Allow me to extend a warm welcome to old and new readers of Haibun Today—to the patient audience that followed our daily blog throughout 2007-2009 and to newcomers who are delving, for the first time, into Haibun Today, the online quarterly.
Persons long familiar with Haibun Today will notice no change in our editorial position or aesthetic preoccupations. Perhaps it would be useful, to the reader only now making our acquaintance, to offer a summary of our mission as outlined in various editorials over the past three years.
In broad terms, Haibun Today remains dedicated
- to the creation and survival of a haibun-specific journal to correct a perceived shortage of venues for serious writers of haibun;
- to the creation, in the absence of any existing forum, of a place for critical dialogue about the haibun genre;
- to the toleration of rival styles and schools of thought in the selection of manuscripts for publication—this, to insure balanced coverage of the haibun scene now;
- to overcoming the parochialism of haibun writers working in isolation and separated by geographical space.
Much has changed in haibun since this journal began in 2007. More haibun are being written and published. New and strong voices continue to emerge while established figures have matured and write now with greater focus and confidence. Haibun is gradually moving away from the ready formula—one paragraph of prose, one concluding haiku, fini—and exploring other formal options.
One also notes increased awareness, on the part of many haibun practitioners, of the international scope of haibun in English, of an end to the parochialism of haibun’s past. That broader horizon has led various haibun poets and commentators, also, to the conclusion that haibun, while related to haiku, is a distinct discipline with characteristics that sometimes coincide and sometimes part with those of haiku.
It is a truism, but one worth repeating, that haibun requires the mastery of two modes of writing—prose and verse—and that this peculiarity distinguishes it from the short story or essay, on the one hand, and from the sonnet or free verse, on the other.
Beginners in haibun, as in any endeavor, bring their existing strengths and limitations to the form. The accomplished short story writer may offer exceptional prose but haiku that are so in name only, that adopt the syllabic standard of 5-7-5 perhaps but show no other awareness of haiku’s form, past or present. The established haikuist likewise may pen excellent haiku but immerse the same in a prosaic and rambling paragraph that undermines the aesthetic economy that his verses strive to establish.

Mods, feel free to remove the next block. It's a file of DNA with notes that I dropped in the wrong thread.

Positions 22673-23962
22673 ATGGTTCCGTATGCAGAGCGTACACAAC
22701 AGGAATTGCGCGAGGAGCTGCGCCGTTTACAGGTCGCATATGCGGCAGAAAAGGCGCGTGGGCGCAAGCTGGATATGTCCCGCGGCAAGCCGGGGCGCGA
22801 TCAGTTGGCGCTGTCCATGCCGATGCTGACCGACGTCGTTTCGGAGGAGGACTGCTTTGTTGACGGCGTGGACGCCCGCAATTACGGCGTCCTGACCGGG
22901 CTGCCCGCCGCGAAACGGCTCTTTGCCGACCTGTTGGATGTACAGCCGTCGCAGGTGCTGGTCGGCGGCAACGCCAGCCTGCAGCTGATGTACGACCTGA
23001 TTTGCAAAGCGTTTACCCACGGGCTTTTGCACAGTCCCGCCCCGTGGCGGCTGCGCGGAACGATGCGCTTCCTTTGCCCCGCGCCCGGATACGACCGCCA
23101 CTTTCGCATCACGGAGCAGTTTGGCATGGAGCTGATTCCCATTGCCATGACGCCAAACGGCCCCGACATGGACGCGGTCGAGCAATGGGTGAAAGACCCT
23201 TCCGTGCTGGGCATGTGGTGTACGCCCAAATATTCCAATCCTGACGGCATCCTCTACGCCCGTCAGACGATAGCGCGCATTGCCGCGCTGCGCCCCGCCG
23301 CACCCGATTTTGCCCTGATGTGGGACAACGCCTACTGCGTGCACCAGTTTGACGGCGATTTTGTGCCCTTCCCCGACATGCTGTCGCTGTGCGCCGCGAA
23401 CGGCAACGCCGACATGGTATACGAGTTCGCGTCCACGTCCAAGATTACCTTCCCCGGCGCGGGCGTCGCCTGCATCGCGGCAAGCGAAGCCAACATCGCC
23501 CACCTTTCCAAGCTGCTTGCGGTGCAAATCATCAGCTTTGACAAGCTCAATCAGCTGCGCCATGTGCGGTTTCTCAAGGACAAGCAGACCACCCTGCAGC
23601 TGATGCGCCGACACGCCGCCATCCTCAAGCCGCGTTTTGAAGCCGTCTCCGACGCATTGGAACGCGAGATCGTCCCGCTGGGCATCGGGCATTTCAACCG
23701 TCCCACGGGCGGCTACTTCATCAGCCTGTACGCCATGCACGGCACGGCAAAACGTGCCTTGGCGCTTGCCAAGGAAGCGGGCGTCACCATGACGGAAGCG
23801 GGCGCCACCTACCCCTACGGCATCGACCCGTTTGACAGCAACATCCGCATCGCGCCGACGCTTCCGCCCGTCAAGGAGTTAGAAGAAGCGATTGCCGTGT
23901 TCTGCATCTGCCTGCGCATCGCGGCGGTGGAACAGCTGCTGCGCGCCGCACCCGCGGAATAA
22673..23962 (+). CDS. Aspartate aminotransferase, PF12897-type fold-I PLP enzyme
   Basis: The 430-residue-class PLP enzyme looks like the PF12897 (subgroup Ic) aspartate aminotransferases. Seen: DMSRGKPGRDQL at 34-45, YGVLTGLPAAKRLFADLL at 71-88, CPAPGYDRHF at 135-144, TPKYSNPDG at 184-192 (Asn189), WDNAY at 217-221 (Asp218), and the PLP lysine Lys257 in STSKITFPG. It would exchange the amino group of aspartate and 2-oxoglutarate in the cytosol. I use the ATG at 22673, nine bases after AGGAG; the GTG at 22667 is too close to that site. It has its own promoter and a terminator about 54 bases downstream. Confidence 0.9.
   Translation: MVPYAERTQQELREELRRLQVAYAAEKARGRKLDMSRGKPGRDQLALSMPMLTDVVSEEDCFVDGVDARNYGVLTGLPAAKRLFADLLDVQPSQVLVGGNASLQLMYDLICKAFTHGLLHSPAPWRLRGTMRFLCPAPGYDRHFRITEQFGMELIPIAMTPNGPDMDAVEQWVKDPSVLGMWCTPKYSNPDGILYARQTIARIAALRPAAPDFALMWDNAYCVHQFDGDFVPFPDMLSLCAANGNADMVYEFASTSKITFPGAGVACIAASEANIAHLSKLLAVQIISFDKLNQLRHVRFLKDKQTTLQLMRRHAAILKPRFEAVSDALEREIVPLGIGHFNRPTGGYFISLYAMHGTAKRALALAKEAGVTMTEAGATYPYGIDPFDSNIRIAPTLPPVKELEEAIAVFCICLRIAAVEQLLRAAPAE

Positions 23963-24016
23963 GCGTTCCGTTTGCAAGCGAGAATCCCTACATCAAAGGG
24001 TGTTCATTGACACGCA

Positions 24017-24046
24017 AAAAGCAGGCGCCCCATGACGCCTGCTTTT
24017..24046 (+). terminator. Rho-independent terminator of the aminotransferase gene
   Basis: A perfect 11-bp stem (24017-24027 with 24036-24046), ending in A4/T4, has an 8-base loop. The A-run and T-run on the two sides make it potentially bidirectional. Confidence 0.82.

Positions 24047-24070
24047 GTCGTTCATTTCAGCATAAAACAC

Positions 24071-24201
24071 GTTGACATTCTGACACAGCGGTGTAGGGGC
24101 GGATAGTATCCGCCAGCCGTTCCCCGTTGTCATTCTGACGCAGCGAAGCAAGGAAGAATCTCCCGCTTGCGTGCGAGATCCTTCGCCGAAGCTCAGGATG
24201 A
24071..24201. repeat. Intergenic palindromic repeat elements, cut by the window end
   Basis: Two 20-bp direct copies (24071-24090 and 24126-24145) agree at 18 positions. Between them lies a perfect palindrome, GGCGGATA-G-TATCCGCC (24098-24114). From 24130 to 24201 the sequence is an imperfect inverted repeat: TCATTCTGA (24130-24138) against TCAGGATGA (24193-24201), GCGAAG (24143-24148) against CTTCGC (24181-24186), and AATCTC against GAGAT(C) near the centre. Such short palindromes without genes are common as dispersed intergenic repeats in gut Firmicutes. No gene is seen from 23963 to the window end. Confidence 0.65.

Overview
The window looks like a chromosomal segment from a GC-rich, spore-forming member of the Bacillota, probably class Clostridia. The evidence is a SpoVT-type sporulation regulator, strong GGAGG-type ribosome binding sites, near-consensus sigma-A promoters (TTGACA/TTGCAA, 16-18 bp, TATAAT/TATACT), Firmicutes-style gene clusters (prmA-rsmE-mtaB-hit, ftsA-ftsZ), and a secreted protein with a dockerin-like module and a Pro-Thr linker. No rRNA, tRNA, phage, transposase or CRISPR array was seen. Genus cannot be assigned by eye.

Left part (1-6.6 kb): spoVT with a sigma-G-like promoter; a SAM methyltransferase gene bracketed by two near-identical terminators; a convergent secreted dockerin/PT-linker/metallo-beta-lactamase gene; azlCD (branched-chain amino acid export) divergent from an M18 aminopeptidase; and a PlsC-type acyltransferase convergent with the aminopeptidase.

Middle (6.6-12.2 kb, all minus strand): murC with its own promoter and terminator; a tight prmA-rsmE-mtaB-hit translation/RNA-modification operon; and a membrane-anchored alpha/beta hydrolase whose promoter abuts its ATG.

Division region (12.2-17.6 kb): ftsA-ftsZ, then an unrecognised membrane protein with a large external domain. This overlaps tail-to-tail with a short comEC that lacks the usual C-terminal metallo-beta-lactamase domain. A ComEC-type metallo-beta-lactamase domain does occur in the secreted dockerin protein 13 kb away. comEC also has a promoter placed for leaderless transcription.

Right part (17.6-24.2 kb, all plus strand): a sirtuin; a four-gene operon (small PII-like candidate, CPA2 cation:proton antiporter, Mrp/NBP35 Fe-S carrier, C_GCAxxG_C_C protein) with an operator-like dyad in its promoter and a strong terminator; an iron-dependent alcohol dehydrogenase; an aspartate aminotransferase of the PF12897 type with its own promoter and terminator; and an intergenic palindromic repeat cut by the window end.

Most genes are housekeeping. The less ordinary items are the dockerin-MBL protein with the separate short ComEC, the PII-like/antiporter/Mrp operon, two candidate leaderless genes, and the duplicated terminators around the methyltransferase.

What is wanted, however, is harmony between prose and verse elements, a finished composition where every syllable has its proper place, where prose and verse are viewed not as ends-in-themselves but as subordinate parts of a greater whole, haibun. I will be the first person to confess that this harmony is no easy thing and that few, indeed, achieve it. “Ars longa, vita brevis,” wrote Horace, “art is long, life short”—a suitable motto, perhaps, for the writer of haibun.
I wish, again, to reassure long-time readers of Haibun Today that our shift from daily blog to online quarterly is a matter of format and not of substance, that Haibun Today remains faithful to the same principles it has upheld since 2007. I’m also hopeful that the brief summary of our mission above will encourage those readers, now coming to Haibun Today for the first time, to study the many essays, interviews and editorials on our Resources page for a fuller explanation and exploration of the haibun phenomenon.
More than enough said, however, from the editor’s chair. I invite the reader to sit back now, with coffee, tea or spring water in hand, and to turn his or her attention to the more pleasant prospect of the many fine haibun that grace this, the premiere quarterly issue of Haibun Today.
21 February 2010